Goodreads: The Game of Love and Death
Published: April 28, 2015
Antony and Cleopatra. Helen of Troy and Paris. Romeo and Juliet. And now… Henry and Flora.
For centuries Love and Death have chosen their players. They have set the rules, rolled the dice, and kept close, ready to influence, angling for supremacy. And Death has always won. Always.
Could there ever be one time, one place, one pair whose love would truly tip the balance?
Meet Flora Saudade, an African-American girl who dreams of becoming the next Amelia Earhart by day and sings in the smoky jazz clubs of Seattle by night. Meet Henry Bishop, born a few blocks and a million worlds away, a white boy with his future assured—a wealthy adoptive family in the midst of the Great Depression, a college scholarship, and all the opportunities in the world seemingly available to him.
The players have been chosen. The dice have been rolled. But when human beings make moves of their own, what happens next is anyone’s guess.
Achingly romantic and brilliantly imagined, The Game of Love and Death is a love story you will never forget.
An intensely original book about the meaning of life, love, and death, The Game of Love and Death pits two forces of nature against each other with two teenage humans caught in the middle. The story takes readers through a tumultuous few months as protagonists Flora and Henry attempt to discover what it means to love each other, and what it will cost in a society that disapproves of interracial dating, as–unknown to them–their time is counting down.
While I want to like The Game of Love and Death for its unabashedness in tackling tough life issues ranging from finding where to belong, dealing with prejudice, and making the most of one’s talents and for its unique take on the characters (and roles) of Love and Death, my feelings about the novel are actually mixed. While the stakes for Flora and Henry are remarkably high, and they share a number of cute lines about what they mean to each other and what love means in general, I never got the full feeling they are actually in love. The end of the novel deals with the issue of whether two people who were “made” to love each other for the sake of a “game” are actually in love–I suspect because the author thought readers might think of this conundrum. However, my disbelief in their relationship actually came simply because they do not seem to know each other well. They know things about each other and they go through a couple of tough situations together, but overall I think people who were close friends would have acted similarly. Actually, people who are just nice people would have acted similarly. It’s not necessarily a gallant act of adoration and commitment to offer someone a ride home or walk them home if their car tires have been slashed.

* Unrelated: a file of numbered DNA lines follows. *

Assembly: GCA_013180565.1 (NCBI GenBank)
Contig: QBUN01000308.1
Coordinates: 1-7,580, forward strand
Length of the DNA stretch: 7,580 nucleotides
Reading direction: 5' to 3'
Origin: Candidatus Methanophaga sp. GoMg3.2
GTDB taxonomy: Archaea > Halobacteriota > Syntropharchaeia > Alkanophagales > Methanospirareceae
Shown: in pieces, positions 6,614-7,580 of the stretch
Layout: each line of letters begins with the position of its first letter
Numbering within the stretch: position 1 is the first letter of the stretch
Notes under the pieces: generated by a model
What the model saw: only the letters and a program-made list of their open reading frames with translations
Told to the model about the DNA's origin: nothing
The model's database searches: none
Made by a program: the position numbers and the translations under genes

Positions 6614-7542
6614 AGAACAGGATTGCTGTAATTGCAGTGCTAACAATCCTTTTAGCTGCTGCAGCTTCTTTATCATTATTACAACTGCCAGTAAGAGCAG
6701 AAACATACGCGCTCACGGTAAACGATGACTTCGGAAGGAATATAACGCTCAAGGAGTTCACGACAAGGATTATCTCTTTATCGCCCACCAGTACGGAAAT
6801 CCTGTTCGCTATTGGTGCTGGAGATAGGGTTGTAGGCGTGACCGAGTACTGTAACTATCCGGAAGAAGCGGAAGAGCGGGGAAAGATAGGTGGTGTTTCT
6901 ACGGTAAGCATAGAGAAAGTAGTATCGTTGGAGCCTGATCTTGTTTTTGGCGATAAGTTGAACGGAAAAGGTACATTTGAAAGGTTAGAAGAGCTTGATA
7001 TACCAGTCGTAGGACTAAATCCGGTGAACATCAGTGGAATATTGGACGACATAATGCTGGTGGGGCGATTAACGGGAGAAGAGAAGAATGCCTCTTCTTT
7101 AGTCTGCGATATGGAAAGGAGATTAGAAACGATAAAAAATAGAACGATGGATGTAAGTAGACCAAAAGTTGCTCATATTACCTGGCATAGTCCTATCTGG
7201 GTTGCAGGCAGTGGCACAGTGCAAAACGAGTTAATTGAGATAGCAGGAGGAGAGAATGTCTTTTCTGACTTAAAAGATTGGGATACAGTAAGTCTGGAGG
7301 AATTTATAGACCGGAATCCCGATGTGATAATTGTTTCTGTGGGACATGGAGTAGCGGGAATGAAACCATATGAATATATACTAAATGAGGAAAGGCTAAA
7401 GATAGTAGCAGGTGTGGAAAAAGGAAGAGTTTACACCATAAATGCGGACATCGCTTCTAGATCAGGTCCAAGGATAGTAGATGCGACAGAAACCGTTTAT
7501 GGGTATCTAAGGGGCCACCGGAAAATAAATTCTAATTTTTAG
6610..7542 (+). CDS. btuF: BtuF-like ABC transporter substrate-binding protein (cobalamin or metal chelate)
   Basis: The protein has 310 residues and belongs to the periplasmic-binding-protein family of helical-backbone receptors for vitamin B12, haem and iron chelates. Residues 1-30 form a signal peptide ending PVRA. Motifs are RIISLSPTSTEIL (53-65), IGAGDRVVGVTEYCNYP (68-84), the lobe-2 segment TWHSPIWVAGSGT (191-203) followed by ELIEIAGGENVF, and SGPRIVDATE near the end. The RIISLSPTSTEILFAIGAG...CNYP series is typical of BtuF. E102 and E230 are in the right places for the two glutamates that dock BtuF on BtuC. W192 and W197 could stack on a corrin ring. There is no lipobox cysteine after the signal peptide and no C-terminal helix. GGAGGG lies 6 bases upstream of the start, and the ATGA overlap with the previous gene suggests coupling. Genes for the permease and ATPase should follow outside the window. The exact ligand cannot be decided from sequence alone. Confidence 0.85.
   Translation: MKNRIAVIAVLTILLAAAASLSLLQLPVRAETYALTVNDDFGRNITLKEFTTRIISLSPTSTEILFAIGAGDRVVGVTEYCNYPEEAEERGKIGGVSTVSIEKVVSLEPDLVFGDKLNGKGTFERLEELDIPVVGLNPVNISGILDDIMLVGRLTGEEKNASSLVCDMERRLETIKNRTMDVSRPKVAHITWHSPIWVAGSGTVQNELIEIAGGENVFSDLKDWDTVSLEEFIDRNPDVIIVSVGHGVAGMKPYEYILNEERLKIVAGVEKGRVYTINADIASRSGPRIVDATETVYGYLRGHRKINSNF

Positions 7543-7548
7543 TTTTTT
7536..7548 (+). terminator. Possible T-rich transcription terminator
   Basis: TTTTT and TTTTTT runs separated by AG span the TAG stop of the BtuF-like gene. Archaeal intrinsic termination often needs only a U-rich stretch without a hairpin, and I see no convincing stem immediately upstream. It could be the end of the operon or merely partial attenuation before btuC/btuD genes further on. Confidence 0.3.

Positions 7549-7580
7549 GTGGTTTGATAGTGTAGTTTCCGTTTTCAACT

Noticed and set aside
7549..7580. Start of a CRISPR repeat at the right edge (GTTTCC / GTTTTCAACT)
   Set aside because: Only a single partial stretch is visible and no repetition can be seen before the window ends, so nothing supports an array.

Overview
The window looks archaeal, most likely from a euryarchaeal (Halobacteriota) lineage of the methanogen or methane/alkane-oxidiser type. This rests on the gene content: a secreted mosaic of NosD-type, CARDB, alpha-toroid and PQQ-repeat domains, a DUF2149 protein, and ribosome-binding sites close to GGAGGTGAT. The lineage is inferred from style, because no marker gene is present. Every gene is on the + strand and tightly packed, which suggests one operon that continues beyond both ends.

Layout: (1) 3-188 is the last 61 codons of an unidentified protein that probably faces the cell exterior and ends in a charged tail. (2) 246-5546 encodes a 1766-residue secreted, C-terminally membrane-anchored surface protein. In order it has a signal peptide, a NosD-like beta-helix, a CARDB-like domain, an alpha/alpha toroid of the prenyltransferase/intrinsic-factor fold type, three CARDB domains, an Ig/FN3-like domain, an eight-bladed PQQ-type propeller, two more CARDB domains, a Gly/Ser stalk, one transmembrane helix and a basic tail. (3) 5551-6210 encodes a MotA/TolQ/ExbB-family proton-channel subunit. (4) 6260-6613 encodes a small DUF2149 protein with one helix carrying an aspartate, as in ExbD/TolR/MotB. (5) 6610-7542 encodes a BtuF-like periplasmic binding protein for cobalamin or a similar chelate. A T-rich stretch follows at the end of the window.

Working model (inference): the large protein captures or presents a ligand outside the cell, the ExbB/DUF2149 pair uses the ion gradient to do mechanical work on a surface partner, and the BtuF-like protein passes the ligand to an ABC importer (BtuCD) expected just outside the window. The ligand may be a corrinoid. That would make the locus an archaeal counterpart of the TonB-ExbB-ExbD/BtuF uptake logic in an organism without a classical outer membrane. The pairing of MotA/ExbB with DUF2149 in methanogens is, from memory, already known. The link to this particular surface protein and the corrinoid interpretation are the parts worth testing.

The novel also simply deals with a lot of issues. Flora and Henry have layers of issues of their own, but add in Ethan’s romantic and ethical conundrums, Love’s frustations, Death’s questionings, and the side problems of side characters and there is just a lot going on in this book. And while the novel might want to make sweeping statements about what love is, I don’t think it actually adequately addresses what are actually rather varied situations. I also don’t fully understand what the final message is supposed to be or what exact decision by Flora and Henry makes the game end the way it does. I suspect the reality is that the author is trying to say something very simple about love–that it is worth loving and the difficulties you may face in loving are what makes it worth it, so you should go ahead and love whomever you choose–but all the characters are too busy trying spout eloquently quotable lines to state the matter as transparently as that.
These issues aside, the book does have an interesting cast of characters and the messiness of the novel accurately reflects the messiness of real life and of everyone’s feelings. The backdrop of the Great Depression, with its racism and financial difficulties, make the character’s dire circumstances stand out in stark relief. I simply wish I felt more for the characters, that I felt as if the book really were a great love story on par with the great couples of literature and history (Romeo and Juliet, Helen and Paris) and not as if it were spending a bit too much energy trying to show its own cleverness in revealing out the game works. I suspect a lot of readers, however, will enjoy The Game of Love and Death more than I did. It’s enjoyable, suspenseful, creative, and sometimes wise. My problem comes from a lack of connection with the characters and the message, but, technically speaking, the book is well-written and I think Brockenbrough has a great career waiting for her in YA. 3.5 stars